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Shift list: All the new cars you can buy with a manual transmission

The overarching trend of the past few years has been that the manual transmission is on the way out. People like automatics, they can be faster than manually shifting, and they're frequently better at saving fuel. But there's still a sizable enough minority of manual fans and buyers that automakers continue to offer a manual in nooks and crannies of the automotive market. And you might be surprised at some of the offerings. We certainly were, so we thought we'd compile a list of cars with an available manual, to narrow the options for those of you who absolutely must have three pedals.

There are a number of surprises on this list. For instance, Jeep has quite a range of manuals. They're available on the Compass and Patriot, and amazingly, they can be coupled to four-wheel-drive and trim levels that aren't completely basic. A weird omission we found was the Mini Cooper Countryman. Every version of it is available with a manual, except the front-wheel-drive version of the Cooper S variant, and (less surprisingly) the PHEV. Then again, BMW seems to be very particular about which vehicles get manuals and which don't, applying many arbitrary restrictions. Likewise, Nissan and Toyota with their cab and transmission configurations for the Frontier and Tacoma. Check out the full list below.

  • Audi A4 (Quattro models only)
  • Audi A5 Coupe (All models)
  • BMW 230i Coupe (RWD only)
  • BMW M240i (RWD only)
  • BMW 320i Sedan (RWD only)
  • BMW 330i Sedan (RWD only)
  • BMW 340i Sedan
  • BMW 430i Coupe (RWD only)
  • BMW 440i Coupe
  • BMW 430i Gran Coupe (RWD only)
  • BMW M2
  • BMW M3
  • BMW M4
  • BMW M6 Gran Coupe
  • Cadillac ATS (I4 RWD only)
  • Cadillac ATS-V
  • Chevrolet Camaro
  • Chevrolet Colorado (Base I4 RWD only)
  • Chevrolet Corvette
  • Chevrolet Cruze (2018, all trims/engines except Premier)
  • Chevrolet Sonic
  • Chevrolet Spark
  • Dodge Challenger (V8 only, except Demon)
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A farewell toast to the Jeep 'JK' Wrangler

A farewell toast to the Jeep 'JK' Wrangler

The last of Jeep's "JK" Wranglers is slated to roll of a Toledo, Ohio, assembly plant on Friday. Photo credit: REUTERS

TOLEDO, Ohio -- The Jeep Wrangler JK and Wrangler Unlimited JKU, the latter a great product move for a doomed company, go out of production this week. They represent the bookend of a game-changing, if initially flawed, vehicle that was successful beyond anyone's wildest dreams and completely unmatched by rival automakers.

So how best to mark its passing? I guess we'll find out Friday.

That's when the last two-door Jeep Wrangler JK and four-door Wrangler Unlimited JKU are scheduled to roll down the assembly line in what was initially known as Toledo Supplier Park, ending a production run that began in 2006 and was only interrupted for an extended period by Chrysler's 2009 bankruptcy.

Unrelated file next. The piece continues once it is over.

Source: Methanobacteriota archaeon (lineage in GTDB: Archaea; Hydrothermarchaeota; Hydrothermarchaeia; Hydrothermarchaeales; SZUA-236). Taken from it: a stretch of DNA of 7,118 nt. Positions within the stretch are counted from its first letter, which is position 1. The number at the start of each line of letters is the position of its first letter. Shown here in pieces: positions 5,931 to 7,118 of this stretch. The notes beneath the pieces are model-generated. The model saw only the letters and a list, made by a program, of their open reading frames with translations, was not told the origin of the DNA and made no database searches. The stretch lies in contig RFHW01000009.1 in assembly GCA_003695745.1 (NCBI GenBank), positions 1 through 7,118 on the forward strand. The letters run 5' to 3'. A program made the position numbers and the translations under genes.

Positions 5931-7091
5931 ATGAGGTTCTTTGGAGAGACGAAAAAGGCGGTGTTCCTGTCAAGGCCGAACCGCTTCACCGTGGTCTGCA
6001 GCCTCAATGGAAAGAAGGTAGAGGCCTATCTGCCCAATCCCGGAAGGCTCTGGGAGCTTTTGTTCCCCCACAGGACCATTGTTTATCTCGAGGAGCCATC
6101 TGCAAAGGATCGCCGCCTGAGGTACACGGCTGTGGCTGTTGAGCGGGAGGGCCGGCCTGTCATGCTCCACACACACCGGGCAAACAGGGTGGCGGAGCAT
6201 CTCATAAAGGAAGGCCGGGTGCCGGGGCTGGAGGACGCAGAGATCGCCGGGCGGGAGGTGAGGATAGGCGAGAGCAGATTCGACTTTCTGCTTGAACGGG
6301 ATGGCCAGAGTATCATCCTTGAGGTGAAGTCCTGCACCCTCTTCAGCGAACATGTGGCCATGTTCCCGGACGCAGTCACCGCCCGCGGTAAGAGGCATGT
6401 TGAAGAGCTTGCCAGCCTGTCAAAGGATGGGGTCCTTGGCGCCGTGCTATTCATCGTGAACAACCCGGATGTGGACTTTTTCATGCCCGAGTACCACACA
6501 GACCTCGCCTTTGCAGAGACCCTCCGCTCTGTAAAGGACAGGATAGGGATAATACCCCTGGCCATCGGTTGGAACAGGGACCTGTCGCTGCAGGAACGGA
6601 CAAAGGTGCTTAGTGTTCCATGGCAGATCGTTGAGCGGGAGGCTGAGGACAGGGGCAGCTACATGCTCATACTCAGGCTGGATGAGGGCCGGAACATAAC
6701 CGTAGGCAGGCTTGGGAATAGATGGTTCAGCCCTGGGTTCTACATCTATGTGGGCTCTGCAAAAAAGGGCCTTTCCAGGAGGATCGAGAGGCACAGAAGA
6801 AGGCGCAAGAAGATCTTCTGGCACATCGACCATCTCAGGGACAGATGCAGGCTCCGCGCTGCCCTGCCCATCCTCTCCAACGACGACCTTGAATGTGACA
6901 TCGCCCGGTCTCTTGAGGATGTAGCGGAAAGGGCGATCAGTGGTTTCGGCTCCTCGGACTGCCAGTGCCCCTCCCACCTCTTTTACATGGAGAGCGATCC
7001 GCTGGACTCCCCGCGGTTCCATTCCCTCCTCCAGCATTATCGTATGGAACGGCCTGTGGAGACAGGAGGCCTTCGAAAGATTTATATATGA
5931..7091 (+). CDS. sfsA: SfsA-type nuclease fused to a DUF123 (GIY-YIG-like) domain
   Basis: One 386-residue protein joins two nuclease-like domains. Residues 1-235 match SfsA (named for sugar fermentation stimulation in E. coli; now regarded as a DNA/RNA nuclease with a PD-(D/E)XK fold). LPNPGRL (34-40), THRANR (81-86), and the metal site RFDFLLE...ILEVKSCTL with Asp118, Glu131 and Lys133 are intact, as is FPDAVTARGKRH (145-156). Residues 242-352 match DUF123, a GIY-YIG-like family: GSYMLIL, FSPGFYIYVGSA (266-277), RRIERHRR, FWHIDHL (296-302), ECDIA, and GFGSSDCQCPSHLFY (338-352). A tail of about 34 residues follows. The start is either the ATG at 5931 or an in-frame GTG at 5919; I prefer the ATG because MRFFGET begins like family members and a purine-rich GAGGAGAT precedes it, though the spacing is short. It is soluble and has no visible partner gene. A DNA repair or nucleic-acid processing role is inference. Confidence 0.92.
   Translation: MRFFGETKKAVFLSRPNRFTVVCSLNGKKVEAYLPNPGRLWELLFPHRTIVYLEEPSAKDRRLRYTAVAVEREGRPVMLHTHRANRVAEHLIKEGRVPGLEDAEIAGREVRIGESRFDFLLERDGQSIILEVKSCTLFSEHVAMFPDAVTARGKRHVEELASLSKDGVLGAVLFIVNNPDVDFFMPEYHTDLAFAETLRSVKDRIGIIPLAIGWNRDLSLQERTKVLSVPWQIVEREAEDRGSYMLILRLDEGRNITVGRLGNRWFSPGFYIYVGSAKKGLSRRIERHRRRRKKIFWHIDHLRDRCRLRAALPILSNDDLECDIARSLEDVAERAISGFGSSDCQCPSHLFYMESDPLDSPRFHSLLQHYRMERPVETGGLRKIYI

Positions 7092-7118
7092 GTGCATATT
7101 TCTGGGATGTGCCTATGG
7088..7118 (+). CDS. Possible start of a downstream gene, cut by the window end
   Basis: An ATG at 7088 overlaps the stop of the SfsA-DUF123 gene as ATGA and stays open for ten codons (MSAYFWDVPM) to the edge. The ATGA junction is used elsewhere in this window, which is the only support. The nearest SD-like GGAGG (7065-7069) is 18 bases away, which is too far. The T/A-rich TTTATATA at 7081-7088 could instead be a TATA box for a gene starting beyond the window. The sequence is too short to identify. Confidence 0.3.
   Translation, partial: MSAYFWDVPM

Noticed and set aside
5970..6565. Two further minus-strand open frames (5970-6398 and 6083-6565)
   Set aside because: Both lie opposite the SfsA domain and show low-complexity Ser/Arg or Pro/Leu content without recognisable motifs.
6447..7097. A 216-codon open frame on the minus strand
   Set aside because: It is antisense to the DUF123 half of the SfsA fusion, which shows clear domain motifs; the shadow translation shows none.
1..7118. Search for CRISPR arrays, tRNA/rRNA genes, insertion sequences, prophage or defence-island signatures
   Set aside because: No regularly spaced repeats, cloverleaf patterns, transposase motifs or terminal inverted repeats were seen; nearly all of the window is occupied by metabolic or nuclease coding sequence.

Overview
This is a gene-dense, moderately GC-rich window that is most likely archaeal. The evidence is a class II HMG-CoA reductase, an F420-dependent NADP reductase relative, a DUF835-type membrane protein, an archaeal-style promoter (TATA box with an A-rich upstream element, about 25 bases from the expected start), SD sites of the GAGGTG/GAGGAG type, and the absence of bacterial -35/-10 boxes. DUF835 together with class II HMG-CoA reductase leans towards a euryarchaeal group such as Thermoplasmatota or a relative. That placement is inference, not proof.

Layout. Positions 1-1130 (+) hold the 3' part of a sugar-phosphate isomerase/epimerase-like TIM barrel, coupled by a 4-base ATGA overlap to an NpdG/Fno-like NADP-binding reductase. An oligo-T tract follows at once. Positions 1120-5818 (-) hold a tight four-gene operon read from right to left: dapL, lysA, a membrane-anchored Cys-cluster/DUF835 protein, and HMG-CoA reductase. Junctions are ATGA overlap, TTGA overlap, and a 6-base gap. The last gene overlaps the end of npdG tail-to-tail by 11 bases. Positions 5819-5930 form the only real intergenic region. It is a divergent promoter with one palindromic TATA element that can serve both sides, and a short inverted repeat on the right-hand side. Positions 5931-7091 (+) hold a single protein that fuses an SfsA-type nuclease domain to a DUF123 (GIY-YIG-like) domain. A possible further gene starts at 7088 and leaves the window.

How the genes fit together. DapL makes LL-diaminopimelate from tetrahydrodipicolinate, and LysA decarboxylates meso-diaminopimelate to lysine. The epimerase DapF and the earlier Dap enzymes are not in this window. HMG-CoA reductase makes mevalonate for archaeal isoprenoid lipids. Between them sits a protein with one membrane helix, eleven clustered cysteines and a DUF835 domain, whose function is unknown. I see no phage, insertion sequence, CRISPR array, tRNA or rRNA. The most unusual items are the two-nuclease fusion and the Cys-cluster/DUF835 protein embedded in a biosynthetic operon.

For the Jeep faithful, Friday is the delayed end of an era that's already been actively replaced by the next one. The redesigned -- and much improved -- "JL" Wranglers have been rolling off of the assembly line on the North end of FCA US' massive Toledo assembly complex since November. The south end of the plant, the old Toledo Supplier Park, is set to be retooled starting next week to begin building the Wrangler-based pickup next year.

In some ways, the end of the JK is like the child of a thrice-married woman mourning the death of his first stepdad: He was a great guy who did great things in the day, and he definitely helped get mom back on her feet. He made us all a bunch of money, and we're grateful, but mom's found someone better now, so it's time for him to go.

It may seem an ignominious end for what is easily the greatest single product call of the entire DaimlerChrysler era — the decision to add two more doors to the Wrangler and create the Wrangler Unlimited, enhancing the iconic nameplate's popularity globally — but it comes after what can best be described as a product life well lived.

The story begins with the JKU's miracle birth.


Hyundai: A homegrown game plan

Hyundai Motor Group's go-it-alone strategy banks heavily on the home market and the Genesis premium marque.

DaimlerChrysler President Tom LaSorda was tasked with building a product with great commercial potential but which wouldn't fit in Jeep's current Toledo factory. Oh, and he had no money to build it. So LaSorda turned to suppliers, who built Chrysler a factory adjacent to the one turning out unibody Jeep Libertys at the time, with Chrysler paying back suppliers with a "wheel tax" funding mechanism.

It's also remarkable to recall that when the 2007 Wrangler Unlimited arrived, its popularity was about half that of the traditional two-door, short-wheelbase Wrangler. Early on, assembly workers here built a pair of two-doors for every four-door produced. Now production of the four-door versions outnumber the two-doors by more than 2-to-1.

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13 Truckers Line Up To Save Man From Jumping Off Overpass

13 Truckers Line Up To Save Man From Jumping Off Overpass

Today 12:08pm

Early this morning, thirteen truckers worked with the Michigan State police to form a line of semis under a Detroit-area overpass to prevent a man from jumping off.

At around 3 A.M. today on Michigan interstate 696 near Detroit, a man was contemplating jumping off an overpass to end his life. But police officers from the Michigan State Police, Oak Park Public Safety and Huntington Woods Police Department quickly jumped into action, forcing traffic off the highway and waving through semi trucks so they could line up under the overpass.

According to Lieutenant Shaw, a public information officer with the Michigan State Police, this is actually standard procedure. “This is something that we’ve done for many years,” he told me over the phone. “It’s never really been publicized.”